Two days ago, most Norwegian papers reported – in moderation one might add – on the paradoxical outcome for a Norwegian woman holiday maker in Dubai, when she reported the crime to local police. She was promptly jailed and her passport seized and only after 4 days able to make it to the Norwegian Seaman’s Church where she was offered accommodation. This week, after several grueling months, the sentence was make known. She was found guilty of extramarital sex, of illegal alcohol consumption and for making false statements to the police and sentenced to 1 year and 4 months in the slammer. To add insult to severe injury, the woman was also sacked from her Qatari based company for improper behavior. Most fair minded Norwegians who read the article yesterday, collectively and instantaneously choked on their morning coffee, and had their eyeballs pop out of the scull when they also could read how the Norwegian Ministry of Foreign Affairs “had been in touch with the woman for several months” and offer consular assistance or help to Norwegian citizens in Dubai. Her attacker, a muslim, was also sentenced to prison for extramarital sex, but got off with three months less than his victim.
None of these shocking details could get our human rights oriented ministers, “peace” researchers, and other members of the Norwegian elites to get off their sun beds to protest this absurd ruling or in any other way stand up for a woman in real need.
Until yesterday afternoon, after one scathing attack after the other on the incomprehensible frugal response from the Norwegian authorities, the official response from Norway was ” we offer assistance to Norwegians in Dubai”.
None of the fanfare, none of those flaming condemnations which flow so easily of some ministers or diplomatic staffers tongues when you-know-who is merely suspected of some wrongdoing.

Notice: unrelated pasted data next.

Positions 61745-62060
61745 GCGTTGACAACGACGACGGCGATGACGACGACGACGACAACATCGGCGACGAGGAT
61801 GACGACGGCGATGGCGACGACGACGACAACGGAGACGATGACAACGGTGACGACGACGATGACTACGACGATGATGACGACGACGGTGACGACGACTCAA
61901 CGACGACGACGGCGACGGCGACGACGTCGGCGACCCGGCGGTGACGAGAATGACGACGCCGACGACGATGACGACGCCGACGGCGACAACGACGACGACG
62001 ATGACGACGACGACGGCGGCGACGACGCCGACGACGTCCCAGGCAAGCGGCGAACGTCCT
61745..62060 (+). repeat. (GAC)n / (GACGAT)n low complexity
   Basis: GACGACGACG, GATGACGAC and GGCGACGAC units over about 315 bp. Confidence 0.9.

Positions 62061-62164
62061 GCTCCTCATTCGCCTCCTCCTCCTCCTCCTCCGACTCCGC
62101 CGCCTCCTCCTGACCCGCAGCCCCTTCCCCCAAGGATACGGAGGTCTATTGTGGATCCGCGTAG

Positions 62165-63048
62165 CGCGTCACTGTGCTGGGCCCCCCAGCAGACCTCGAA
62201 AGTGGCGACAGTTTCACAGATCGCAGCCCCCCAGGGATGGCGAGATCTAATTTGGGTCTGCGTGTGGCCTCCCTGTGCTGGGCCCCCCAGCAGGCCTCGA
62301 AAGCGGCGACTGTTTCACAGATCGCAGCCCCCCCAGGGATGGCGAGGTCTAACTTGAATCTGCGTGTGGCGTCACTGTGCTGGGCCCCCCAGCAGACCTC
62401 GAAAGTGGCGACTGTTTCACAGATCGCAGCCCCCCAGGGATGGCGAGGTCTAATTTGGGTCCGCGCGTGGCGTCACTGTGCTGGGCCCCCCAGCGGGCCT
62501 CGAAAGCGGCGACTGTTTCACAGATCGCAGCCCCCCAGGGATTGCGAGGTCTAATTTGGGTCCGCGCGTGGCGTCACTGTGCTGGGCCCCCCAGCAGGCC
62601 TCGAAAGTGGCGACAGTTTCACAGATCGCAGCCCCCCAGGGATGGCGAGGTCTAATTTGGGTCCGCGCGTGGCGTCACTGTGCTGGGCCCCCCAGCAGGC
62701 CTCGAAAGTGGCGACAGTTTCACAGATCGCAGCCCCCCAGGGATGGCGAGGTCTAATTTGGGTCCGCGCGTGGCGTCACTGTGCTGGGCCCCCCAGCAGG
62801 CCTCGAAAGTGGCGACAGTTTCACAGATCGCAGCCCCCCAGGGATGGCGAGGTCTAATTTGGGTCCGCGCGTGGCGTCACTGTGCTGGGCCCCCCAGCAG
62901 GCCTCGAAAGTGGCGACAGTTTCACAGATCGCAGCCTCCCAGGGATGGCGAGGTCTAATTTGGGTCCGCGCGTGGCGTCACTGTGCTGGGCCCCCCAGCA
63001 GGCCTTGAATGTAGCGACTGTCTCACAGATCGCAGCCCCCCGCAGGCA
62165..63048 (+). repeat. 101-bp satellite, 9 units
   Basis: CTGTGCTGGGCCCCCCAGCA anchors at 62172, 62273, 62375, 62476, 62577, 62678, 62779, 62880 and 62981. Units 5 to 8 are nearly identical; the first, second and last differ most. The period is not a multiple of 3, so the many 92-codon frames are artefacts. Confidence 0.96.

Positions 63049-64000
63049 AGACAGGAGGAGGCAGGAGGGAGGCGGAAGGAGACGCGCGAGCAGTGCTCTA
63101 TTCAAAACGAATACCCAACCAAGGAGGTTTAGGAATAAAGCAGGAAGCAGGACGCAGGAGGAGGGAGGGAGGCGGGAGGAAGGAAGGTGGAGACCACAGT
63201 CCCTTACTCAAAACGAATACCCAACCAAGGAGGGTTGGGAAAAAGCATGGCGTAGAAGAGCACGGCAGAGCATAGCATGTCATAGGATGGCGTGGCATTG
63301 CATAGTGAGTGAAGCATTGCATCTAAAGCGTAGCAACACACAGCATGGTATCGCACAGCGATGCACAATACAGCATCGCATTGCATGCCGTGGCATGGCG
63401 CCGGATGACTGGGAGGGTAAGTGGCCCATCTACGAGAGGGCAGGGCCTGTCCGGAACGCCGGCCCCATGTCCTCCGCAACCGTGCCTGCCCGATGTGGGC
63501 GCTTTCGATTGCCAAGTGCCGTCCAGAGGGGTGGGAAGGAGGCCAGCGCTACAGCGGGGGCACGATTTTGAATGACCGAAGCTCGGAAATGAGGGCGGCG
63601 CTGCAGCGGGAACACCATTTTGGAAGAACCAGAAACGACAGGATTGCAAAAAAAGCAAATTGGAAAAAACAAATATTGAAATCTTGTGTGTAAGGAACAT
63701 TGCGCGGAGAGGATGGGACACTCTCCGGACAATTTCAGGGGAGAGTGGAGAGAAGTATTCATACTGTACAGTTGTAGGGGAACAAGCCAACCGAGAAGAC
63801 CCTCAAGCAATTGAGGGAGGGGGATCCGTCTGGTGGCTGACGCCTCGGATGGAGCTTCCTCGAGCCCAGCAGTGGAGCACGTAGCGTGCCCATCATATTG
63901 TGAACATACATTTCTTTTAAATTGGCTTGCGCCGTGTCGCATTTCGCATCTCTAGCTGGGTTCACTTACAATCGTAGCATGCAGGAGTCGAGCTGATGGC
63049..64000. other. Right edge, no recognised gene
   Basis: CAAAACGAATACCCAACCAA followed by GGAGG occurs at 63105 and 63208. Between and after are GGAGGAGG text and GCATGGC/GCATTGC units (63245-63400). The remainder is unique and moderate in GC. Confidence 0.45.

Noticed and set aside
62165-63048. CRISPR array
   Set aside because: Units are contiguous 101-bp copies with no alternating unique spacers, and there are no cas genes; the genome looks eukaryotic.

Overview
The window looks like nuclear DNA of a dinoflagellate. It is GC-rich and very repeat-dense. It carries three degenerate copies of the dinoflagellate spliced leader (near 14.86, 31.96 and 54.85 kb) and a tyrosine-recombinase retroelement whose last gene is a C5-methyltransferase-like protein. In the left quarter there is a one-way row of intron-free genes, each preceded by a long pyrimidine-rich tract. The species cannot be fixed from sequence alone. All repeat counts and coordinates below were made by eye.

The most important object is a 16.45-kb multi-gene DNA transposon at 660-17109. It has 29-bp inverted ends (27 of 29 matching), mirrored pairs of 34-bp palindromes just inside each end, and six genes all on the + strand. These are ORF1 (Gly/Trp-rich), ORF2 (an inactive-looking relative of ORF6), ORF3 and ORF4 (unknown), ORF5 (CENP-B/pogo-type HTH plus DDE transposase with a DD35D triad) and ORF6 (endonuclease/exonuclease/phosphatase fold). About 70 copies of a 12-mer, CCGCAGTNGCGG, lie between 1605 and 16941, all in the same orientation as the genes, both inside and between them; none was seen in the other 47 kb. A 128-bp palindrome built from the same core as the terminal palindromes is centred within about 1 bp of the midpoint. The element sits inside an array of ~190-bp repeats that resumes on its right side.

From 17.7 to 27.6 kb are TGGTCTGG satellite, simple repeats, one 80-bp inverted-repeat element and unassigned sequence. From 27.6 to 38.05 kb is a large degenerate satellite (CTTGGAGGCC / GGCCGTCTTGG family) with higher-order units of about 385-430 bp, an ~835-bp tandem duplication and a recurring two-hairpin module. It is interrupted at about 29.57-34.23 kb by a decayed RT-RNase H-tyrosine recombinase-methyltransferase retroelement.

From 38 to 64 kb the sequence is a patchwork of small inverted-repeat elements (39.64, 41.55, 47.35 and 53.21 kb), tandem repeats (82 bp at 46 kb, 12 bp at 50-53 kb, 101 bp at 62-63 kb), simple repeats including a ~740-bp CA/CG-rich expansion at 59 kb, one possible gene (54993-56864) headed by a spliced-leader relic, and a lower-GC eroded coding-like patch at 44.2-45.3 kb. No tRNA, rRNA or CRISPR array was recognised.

But then the coin must have dropped at some brainy broilers office – elections are only 2 months off, the Norwegian voters have fallen out of love with the Red-Green project and are unlikely to become re-enchanted after this. In particular since the mass immigration have put enormous strains on the social fabric and cohesiveness in Norway, with many small parallel-universe enclaves challenging the mainstream society with demands that are seen to curtail the rights of everybody else. In other words, the mood on the street is not what it was some years ago, and the 22 of July effect has been gratuitously spent on witch hunts and berating political opponents.
So this was a tactical blunder of some magnitude. Nevertheless, the episode serves to underline the fundamental facts here: Human rights, indeed a woman’s right to not be raped, are nothing but suave phrases to throw about at a fancy diplomat party.
But to stand up for a woman who has been denied all of her basic human rights in a country Norway identifies as an important market for trade and industry, appears to not be an automatic response these geezers have trained for in broiler school. Which is frightening. That their humanity is only a smear on application, that does not run particularly deep.
Today however, Norwegian schools who collaborate with companies in the Emirates are waking up with a bit of a bad taste in their mouth, since they too have tolerated the intolerable, whispered inaudibly where others with more courage and moral stamina shout loudly against injustices. It is very unlikely that other Norwegian companies, many of which the Norwegian state is a major stakeholder and through which billions are poured into “sustainable and ethical projects” from the petroleum fund will follow suit. Too much is at stake, much more important that the humanitarian facade Norwegian elites are so fond of claiming as their higher ground.
But now we know. And elections are a mere two months away.